Your Toddler Is Almost Definitely Consuming Too Much Sugar

By Joy Saudargas, MA, RD, LDN

You make sure they eat their fruits and vegetables, limit their intake of sweets and snacks, and pack mostly whole foods in their preschool lunchbox. Even if your toddler can say “edamame” and “quinoa,” their diet is likely not as balanced as you had hoped. They are almost definitely consuming too much sugar.

New guidelines released by the American Heart Association have left many health-conscious parents with the same predicament. They thought their toddlers’ diets were nutritious, but, in most cases, they’re actually overflowing with unnecessary and dangerous levels of added sugar. These diets should be reexamined immediately and, almost definitely, fixed to remove some or all added sugar.

What the Research Says

The American Heart Association reviewed studies about the connection between added sugar in children’s diets and their increased risk for developing several medical conditions. These conditions include heart disease, diabetes, hypertension, and obesity.

The American Heart Association found that the risk of developing these diseases increases when added sugar in the diet reaches a certain level. Unfortunately, that dangerous level is far below the amount of added sugar currently consumed by most children in the United States. For children with ADD, ADHD, depression, and anxiety, cutting back on added sugar by eating a balanced diet with whole grains, lean meat, fruits, vegetables, and dairy has been shown to reduce symptoms of these conditions.

How Much Sugar Is Too Much?

The acceptable amount of added sugar in your child’s diet is surprisingly low: only six teaspoons, or 100 calories per day. For children under two years old, the American Heart Association recommends that they avoid all added sugars. Consuming more than these recommended amounts puts kids in the danger zone.

Six teaspoons of added sugar per day is a relatively small amount. In one can of regular soda, there are over nine teaspoons of added sugar. While soda may fall into the “special treat” category for healthy kids, seemingly nutritious alternatives have hidden sugars. A glass of orange juice, which many parents would consider to be a natural and healthy choice for children, contains as many as six teaspoons of added sugar. Even something as innocuous as a little bit of ketchup, which has a teaspoon of added sugar in every serving, can add up over the course of a day. By reading ingredient labels for hidden sugar words like corn syrup, high fructose corn syrup, evaporated cane juice, dextrose, and malt syrup, parents can learn quickly how much sugar their child is actually eating and drinking.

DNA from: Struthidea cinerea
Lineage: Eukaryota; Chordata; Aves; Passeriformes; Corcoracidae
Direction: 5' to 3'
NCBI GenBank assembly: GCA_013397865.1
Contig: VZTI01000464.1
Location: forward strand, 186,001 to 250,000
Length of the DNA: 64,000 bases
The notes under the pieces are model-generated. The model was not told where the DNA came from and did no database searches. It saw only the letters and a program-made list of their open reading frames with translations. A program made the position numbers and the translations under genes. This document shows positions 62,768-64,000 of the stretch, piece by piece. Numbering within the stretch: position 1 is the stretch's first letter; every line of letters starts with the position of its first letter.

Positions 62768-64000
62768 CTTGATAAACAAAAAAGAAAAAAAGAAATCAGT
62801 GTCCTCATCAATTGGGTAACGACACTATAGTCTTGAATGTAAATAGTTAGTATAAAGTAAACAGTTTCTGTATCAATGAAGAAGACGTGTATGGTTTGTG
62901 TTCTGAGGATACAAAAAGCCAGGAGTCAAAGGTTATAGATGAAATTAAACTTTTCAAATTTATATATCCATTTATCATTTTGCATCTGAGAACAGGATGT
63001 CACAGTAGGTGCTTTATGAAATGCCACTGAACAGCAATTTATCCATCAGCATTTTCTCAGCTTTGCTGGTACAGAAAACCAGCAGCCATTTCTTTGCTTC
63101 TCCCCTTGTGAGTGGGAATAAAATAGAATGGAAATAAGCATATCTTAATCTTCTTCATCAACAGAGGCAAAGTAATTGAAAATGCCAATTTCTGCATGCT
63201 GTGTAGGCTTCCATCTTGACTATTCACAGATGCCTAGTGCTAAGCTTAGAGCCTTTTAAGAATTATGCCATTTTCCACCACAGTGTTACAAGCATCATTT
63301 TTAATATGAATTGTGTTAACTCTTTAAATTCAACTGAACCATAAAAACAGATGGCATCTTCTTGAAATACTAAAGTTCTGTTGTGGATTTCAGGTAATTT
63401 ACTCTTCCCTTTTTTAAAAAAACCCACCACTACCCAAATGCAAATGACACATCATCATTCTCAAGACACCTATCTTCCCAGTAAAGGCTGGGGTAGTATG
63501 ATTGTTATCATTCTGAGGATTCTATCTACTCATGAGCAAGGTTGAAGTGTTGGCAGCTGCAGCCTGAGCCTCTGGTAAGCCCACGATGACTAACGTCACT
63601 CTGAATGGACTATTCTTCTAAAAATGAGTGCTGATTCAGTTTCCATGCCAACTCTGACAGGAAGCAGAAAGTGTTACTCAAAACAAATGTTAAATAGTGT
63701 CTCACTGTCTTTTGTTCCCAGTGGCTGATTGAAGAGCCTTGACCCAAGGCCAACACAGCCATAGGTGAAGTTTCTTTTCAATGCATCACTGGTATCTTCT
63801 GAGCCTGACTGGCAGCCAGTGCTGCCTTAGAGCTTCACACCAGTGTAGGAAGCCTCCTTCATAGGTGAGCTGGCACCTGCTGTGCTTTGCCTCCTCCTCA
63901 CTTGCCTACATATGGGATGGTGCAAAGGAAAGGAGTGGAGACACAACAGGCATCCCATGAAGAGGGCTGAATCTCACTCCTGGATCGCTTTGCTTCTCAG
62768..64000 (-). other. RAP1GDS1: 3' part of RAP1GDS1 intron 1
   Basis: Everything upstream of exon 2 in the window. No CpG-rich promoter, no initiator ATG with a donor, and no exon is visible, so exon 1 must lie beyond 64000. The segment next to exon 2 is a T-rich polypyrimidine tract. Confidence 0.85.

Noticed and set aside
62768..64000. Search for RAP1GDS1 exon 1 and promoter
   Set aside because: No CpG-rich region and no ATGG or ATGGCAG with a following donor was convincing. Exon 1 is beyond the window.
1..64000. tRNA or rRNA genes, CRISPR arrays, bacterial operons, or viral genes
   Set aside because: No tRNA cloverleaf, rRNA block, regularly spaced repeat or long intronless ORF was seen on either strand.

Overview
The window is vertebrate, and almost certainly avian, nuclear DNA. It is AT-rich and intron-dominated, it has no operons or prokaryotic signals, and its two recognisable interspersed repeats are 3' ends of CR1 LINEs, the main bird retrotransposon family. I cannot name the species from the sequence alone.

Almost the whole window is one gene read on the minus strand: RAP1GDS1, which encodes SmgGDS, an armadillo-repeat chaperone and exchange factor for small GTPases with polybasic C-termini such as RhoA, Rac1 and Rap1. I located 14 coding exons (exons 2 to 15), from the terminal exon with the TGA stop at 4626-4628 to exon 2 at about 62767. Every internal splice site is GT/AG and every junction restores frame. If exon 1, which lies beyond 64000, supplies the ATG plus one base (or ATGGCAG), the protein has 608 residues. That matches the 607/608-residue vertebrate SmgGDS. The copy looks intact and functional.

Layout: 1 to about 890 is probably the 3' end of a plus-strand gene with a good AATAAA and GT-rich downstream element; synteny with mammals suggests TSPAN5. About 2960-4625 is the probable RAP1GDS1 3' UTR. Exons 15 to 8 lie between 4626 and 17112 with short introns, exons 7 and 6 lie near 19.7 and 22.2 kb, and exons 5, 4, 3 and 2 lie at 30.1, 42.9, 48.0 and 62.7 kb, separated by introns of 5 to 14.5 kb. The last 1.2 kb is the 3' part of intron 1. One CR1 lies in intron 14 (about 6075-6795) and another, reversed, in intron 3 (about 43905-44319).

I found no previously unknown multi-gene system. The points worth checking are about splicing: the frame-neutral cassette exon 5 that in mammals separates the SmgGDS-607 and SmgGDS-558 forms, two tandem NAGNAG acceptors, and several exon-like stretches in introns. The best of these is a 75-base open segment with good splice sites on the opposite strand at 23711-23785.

Tips to Reduce Added Sugar in Your Toddler’s Diet

There are a few simple rules that parents can follow to help reduce the amount of added sugar in their toddler’s diet:

  • Reduce or eliminate soda and fruit juices: Just one can of soda exceeds the daily guidelines for added sugar. Water is always first for thirst!
  • Provide your child with fruit instead of fruit juices to reduce the amount of added sugar in their diet.
  • Serve mostly whole foods: Processed foods have a lot of unnecessary additives, including sugar.
  • Take another look at breakfast: Carefully read the labels on cereals since these are some of the biggest added-sugar offenders, and consider alternatives like oatmeal.
  • Eat at home: Eating at a restaurant can be a fun occasional treat, but you have no control over how much sugar is added to the meal by the chef.
  • Talk to children about food: Educating them about nutrition, rather than just saying no, can help even young children start to make healthy choices for themselves.

With a little revamping to remove the added sugar, your toddler will soon be back on track to a healthy and balanced diet.

About the Author

Joy Saudargas, MA, RD, LDN

Joy specializes in medical nutrition therapy. One of her favorite things about being a Registered Dietitian at Crozer-Keystone Health System is the sense of community and togetherness she experiences within the system.

To schedule a nutrition appointment, please call 800-254-3258.

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